LITTLE ROCK, Ark. — There are dozens of cats and dogs inside of Humane Society waiting to be someone's next furry friend.
"There's is nothing that replaces letting people come in and look at all of the pets," Julie Austin, Development Director for the Humane Society of Pulaski County said.
At the beginning of the pandemic, the Humane Society saw a big spike in adoptions according to Austin.
"It was a good time with people at home," Austin said.
Eventually, those adoptions began to slow down. That's partially why the animal shelter waited so long to allow the public back inside.
"Having 200 animals in our care, if we were to have had COVID sweep our staff, or had to quarantine, we could have really been in a bad situation," Austin said.
They saw a difference in numbers. She said one weekend she saw three adoptions happen which is lower than their average of 20 adoptions.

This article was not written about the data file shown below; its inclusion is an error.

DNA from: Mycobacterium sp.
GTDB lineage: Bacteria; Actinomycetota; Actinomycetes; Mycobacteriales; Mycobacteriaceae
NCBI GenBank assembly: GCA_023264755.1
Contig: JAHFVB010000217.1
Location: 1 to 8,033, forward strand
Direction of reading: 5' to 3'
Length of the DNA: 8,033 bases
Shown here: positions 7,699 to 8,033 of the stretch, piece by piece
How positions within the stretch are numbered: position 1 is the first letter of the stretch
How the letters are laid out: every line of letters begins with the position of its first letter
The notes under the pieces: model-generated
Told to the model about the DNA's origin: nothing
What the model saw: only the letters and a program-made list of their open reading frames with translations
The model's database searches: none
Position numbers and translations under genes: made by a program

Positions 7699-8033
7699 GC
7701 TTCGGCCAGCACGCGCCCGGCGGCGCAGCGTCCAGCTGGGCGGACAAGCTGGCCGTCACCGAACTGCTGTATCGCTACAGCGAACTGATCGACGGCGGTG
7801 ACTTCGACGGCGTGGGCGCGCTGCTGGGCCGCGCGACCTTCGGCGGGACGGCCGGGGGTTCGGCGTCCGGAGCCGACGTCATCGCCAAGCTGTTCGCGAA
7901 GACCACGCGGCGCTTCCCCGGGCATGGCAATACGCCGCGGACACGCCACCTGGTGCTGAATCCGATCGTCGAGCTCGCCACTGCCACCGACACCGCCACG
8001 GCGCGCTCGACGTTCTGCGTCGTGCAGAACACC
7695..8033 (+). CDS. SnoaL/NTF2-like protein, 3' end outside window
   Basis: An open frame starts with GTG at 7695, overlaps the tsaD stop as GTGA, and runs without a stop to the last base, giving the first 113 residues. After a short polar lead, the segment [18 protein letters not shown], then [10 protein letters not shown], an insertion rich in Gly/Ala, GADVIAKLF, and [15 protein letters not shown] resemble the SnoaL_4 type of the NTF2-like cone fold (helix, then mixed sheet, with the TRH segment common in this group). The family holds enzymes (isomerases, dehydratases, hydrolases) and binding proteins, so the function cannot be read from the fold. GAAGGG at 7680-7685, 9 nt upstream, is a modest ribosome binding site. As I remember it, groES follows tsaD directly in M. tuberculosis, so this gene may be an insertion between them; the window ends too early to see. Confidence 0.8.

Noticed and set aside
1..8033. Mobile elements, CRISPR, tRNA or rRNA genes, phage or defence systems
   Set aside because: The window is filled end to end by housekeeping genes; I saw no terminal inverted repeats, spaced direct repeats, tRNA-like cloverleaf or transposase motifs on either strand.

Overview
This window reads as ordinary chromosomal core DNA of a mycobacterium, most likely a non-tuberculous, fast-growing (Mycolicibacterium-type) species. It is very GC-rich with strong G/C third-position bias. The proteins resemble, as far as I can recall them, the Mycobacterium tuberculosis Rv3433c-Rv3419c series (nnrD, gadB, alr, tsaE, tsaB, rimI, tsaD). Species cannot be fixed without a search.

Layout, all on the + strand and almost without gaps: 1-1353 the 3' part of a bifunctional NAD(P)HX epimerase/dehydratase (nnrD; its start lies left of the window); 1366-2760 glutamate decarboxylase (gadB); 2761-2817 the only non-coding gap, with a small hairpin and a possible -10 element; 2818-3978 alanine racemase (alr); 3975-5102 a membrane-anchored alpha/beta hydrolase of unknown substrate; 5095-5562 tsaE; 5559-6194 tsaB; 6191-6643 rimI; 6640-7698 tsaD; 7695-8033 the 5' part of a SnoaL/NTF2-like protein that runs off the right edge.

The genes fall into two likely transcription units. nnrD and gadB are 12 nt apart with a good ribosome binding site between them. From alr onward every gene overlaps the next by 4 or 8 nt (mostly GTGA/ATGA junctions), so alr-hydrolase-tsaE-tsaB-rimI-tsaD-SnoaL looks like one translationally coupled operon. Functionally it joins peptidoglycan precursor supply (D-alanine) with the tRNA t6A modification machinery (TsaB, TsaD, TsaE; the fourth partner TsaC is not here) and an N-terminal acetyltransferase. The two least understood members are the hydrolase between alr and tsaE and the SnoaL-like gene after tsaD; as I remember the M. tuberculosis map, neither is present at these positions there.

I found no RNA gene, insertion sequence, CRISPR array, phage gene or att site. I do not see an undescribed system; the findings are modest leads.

"We are just seeing an increase overall in our requests for people to surrender a pet to us," Austin said.
The animal shelter is a no-kill facility, meaning they will never euthanize an animal to free up space.
New data shows that in Arkansas, some shelters are responsible for 57% of animal deaths.
"When we're able, we help municipal shelters and pull in and transfer in from those facilities that don't have the luxury of never euthanizing for space," Austin said.
Now that the Humane Society is back, people are still able to interact with the animals inside, but a big change is that you'll need to apply for the volunteer or foster program.
Those small changes can increase adoptions, according to Austin.
"Obviously for every one we adopt, we're actually saving two because it's that one and then that open space for us to take in another pet," Austin said.
If you are interested in learning more about how to adopt a pet from the Human Society of Pulaski County, along with fostering and volunteering, you can visit here.